Duke and Duchess of Sussex tell tabloid editors there will be "no corroboration and zero engagement" - Press Gazette

Duke and Duchess of Sussex tell tabloid editors there will be “no corroboration and zero engagement”

Meghan privacy win

The Duke and Duchess of Sussex have told the British tabloid press that they are ceasing all co-operation because of “distorted, false or invasive” stories.

The couple sent a letter to the editors of The Sun, the Daily Mail, the Daily Express and the Daily Mirror in which they said they will not “offer themselves up as currency for an economy of click bait and distortion”.

“The Duke and Duchess of Sussex have watched people they know – as well as complete strangers – have their lives completely pulled apart for no good reason, other than the fact that salacious gossip boosts advertising revenue,” the letter said.

The letter added: “It is gravely concerning that an influential slice of the media, over many years, has sought to insulate themselves from taking accountability for what they say or print – even when they know it to be distorted , false of invasive beyond reason. When power is enjoyed without responsibility, the trust we all place in this much-needed industry is downgraded…”

The non-engagement policy means there will be “no corroboration and zero engagement”.

Instead the pair said they are looking forward to working with “grassroots media, regional and local media, and young and up and coming journalists, to spotlight issues and causes that so desperately need acknowledging…

“What they won’t do is offer themselves up as currency for an economy of clickbait and distortion.”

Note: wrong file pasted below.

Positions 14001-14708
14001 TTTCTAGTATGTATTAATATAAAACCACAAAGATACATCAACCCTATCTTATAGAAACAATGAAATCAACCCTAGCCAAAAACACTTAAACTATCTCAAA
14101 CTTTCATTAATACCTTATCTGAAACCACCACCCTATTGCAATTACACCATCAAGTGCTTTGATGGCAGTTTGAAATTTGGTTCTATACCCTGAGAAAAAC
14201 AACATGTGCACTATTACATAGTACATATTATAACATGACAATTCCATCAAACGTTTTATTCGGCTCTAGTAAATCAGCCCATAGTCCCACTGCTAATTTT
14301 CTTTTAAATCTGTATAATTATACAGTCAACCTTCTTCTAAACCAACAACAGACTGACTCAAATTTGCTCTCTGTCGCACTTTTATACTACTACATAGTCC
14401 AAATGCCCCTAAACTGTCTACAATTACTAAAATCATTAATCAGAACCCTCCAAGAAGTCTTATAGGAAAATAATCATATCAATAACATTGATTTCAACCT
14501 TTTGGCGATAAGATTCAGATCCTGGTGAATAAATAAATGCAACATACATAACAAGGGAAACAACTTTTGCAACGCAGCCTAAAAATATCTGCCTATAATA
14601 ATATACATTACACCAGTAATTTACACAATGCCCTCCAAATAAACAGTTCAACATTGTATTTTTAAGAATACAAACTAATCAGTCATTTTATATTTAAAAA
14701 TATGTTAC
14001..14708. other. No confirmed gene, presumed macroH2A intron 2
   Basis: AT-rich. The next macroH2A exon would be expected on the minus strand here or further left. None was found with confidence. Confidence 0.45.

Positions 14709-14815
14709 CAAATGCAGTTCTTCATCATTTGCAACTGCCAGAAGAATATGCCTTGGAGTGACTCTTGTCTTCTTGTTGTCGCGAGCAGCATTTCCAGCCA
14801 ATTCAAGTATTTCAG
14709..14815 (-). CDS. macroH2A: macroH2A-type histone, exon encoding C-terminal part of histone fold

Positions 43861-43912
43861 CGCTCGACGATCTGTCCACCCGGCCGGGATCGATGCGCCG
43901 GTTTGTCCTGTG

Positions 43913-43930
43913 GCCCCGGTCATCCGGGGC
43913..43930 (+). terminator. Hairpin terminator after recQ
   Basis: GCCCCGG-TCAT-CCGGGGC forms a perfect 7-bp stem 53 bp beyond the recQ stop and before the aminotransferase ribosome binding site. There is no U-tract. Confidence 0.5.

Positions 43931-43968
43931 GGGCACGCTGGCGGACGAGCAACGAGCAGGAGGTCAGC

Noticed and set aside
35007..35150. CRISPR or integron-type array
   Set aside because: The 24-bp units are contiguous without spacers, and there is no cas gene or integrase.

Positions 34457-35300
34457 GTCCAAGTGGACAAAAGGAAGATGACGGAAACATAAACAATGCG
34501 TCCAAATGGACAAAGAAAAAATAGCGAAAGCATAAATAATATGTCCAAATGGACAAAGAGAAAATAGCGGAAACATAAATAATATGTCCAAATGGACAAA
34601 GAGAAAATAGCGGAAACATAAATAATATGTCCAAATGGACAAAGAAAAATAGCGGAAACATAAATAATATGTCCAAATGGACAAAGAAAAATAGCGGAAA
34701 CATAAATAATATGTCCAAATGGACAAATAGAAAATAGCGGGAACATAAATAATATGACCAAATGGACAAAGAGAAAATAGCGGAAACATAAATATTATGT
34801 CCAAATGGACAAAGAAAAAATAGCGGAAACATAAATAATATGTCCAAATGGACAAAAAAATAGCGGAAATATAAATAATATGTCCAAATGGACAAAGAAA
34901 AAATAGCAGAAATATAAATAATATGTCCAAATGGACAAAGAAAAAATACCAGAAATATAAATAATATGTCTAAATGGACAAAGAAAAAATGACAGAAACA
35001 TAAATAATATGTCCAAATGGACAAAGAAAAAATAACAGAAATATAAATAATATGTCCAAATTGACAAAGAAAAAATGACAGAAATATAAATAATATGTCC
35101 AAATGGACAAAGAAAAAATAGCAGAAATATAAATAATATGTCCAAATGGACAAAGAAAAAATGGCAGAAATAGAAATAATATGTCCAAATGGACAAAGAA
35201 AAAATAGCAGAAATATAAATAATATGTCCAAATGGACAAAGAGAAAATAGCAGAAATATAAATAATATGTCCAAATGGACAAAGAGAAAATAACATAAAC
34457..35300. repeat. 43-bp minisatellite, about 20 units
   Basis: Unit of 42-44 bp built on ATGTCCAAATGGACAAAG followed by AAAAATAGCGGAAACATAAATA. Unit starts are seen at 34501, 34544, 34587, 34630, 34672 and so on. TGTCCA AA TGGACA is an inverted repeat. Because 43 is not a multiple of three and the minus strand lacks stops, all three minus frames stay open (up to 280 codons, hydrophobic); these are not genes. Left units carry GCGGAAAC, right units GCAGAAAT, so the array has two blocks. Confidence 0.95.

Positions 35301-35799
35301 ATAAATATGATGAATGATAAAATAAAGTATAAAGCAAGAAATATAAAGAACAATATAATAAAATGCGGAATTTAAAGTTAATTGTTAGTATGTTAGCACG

The Guardian reported the new treatment would apply to the four newspapers, their Sunday editions and their websites. The Daily Star has not been named, though it is published by the group that owns the Mirror and the Express.

The shift means Harry and Meghan’s press team will not even answer calls from the papers.

The couple have stepped back from their royal duties and are living in California.

Prior to stepping down, they launched an attack on the UK’s newspapers in a dedicated media section on their new website Sussexroyal.com.

The couple, who said they would be adopting a “revised media approach” from the spring, criticised Britain’s royal correspondents and said they would no longer participate in the “royal rota” system which has been used by Buckingham Palace for decades.

Meghan is involved in legal action against Associated Newspapers, publisher of the Mail On Sunday and Mail Online, over an article which reproduced parts of the handwritten letter sent to Thomas Markle, 75, in August 2018.

Harry described the media as a “powerful force” in an emotional speech just a day after saying he and his wife would be stepping back from royal duties.

The duke has had a complicated and difficult relationship with the press through the years.

His dislike of the media has seemingly intensified since the birth of his son Archie Mountbatten-Windsor last year.

Harry grew up fully aware of the impact of the media intrusion on the daily life of his mother Diana, Princess of Wales.

He was only 12 when the princess was killed in a crash after her car, driven at speed by a drunk chauffeur, was chased through the streets of Paris by the paparazzi.

Soon after he began dating Meghan, Harry attacked the media over its “abuse and harassment” of his then girlfriend, with Kensington Palace warning on his behalf: “This is not a game – it is her life.”



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